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September 12, 2022

Natchi Apparel US import ban lifted ‘thanks to’ collective bargaining

The US has dropped an import ban on Indian garment maker Natchi Apparel, imposed originally on concerns over forced labour.

By Hannah Abdulla

Natchi Apparel, is owned by Eastman Exports and was added to the US Custom and Border Protection’s banned list of importers on concerns of forced labour.

The factory, which supplied H&M Group, was the subject of global headlines last year when 20-year old worker Jeyasre Kathiravel was allegedly raped and murdered by her superior.

It eventually saw an agreement drawn up by H&M Group, Eastman Exports Global Clothing Private Limited, the Tamil Nadu Textile and Common Labour Union, the Asia Floor Wage Alliance, and Global Labor Justice- International Labor Rights Forum, coined the Dindigul Agreement, designed to eliminate gender-based violence and harassment (GBVH). The agreement is hoped to reach out to more than 5,000, mostly female, workers in spinning mills and garment cut and sew facilities in the next year.

Global Labor Justice-International Labor Rights Forum (GLJ-ILRF) says it welcomes CBP’s removal of Natchi Apparel from the list of banned importers and in reaching its determination that forced labour conditions had been fully remedied at the factory.

“US Customs and Border Protection’s decision today recognises that the Dindigul Agreement brought about an end to gender-based violence and harassment and other forced labour indicators at the Natchi facility and that its enforceability ensures ongoing accountability,” said Jennifer (JJ) Rosenbaum, executive director of GLJ-ILRF.

She continued: “Brands that are serious about cleaning up their supply chains should adopt this model. Freedom of Association is the real antidote to forced labour and a key foundation of democracy.”

GLJ-ILRF said with the announcement the US Government recognises that freedom of association, collective bargaining, and representation by an independent union that enables workers to exercise collective agency to drive meaningful changes at their workplace is crucial to the fight against forced labour. The Dindigul Agreement highlights the important leadership of women workers in eliminating the barriers to workplace democracy created by gender-based violence and harassment.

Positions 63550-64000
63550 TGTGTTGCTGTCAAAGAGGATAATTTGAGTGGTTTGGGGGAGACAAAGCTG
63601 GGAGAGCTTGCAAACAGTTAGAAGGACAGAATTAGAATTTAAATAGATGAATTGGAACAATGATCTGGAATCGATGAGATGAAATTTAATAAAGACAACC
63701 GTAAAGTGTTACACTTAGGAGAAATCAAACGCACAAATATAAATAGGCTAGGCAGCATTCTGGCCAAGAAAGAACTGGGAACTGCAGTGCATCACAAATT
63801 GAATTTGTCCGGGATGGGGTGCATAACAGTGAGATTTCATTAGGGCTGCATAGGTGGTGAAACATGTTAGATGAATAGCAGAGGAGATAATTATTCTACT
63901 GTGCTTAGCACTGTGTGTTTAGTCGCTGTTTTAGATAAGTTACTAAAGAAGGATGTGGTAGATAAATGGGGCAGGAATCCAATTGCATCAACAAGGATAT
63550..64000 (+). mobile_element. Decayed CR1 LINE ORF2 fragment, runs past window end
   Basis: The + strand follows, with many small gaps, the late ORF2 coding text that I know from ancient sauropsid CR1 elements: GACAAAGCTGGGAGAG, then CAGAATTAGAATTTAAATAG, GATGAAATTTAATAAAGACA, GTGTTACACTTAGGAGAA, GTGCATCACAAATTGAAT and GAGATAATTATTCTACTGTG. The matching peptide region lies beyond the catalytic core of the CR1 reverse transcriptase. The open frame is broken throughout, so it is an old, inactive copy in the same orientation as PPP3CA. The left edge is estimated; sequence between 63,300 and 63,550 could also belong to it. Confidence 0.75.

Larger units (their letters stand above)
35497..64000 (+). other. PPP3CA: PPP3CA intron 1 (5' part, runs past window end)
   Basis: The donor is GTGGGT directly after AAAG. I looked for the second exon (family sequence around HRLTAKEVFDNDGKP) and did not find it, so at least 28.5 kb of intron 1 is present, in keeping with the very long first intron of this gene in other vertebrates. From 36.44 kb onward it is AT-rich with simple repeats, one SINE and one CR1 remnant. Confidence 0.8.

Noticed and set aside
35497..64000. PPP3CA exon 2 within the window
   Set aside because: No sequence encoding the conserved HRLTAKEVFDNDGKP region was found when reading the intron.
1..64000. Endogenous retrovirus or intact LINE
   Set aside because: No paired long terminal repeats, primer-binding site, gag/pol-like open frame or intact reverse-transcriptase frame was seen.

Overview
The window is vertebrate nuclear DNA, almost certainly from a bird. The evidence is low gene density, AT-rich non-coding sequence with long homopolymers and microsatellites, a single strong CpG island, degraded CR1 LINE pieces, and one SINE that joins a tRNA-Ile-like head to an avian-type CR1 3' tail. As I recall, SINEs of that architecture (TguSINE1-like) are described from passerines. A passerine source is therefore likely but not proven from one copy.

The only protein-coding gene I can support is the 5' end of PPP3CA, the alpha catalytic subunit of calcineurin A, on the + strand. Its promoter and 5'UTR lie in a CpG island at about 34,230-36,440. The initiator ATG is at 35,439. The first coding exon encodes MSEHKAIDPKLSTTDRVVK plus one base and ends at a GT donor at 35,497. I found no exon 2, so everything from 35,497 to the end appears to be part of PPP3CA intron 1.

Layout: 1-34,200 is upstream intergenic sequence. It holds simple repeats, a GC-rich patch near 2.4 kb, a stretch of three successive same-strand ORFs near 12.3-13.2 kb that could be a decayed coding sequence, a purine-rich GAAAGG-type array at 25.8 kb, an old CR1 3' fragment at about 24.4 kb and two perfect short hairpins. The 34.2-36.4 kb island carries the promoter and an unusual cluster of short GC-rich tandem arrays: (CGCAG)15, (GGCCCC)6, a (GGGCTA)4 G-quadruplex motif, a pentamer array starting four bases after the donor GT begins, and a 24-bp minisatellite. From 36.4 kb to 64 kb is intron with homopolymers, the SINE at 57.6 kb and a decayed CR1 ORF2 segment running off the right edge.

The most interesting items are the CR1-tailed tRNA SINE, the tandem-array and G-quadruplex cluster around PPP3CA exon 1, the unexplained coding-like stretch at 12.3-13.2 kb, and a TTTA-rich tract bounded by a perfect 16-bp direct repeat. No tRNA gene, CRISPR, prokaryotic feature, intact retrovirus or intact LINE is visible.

While there was a documented record of systemic gender-based violence and harassment at Natchi, TTCU, a Dalit and women-led union, supported by GLJ-ILRF, and the Asia Floor Wage Alliance (AFWA), negotiated and won a comprehensive accountability and remediation programme with union-led training, an independent grievance mechanism, and real remedies for abuses. The programme is made enforceable through commitments by both the supplier and brands. It is the results of this programme that remediated forced labour conditions at the factory sufficient to allow CBP to lift the Withold Release Order (WRO) on Natchi Apparel.       

“Collective bargaining agreements are one of the most important tools we have to lift standards, prevent exploitation, and promote workplace democracy around the world and across global supply chains. CBP’s decision to lift the import ban based on the documented impact of the Dindigul bargaining agreement reflects a truly worker-centered trade policy that recognises the role unions and collective bargaining play in holding employers accountable and enabling workers to make meaningful improvements in their workplaces, ” said Cathy Feingold, AFL-CIO international director.

Sahiba Gill, senior staff attorney at GLJ-ILRF, added: “Global supply chains too often create economic pressure that leads to exploitative working conditions up to and including gender-based violence and harassment and forced labour. The Dindigul enforceable brand agreements, which include enforceable commitments from suppliers, buyers and labour stakeholders across the supply chain, offer a concrete model for bringing about meaningful change for workers through roles for unions, suppliers, brands, and global labour allies.”

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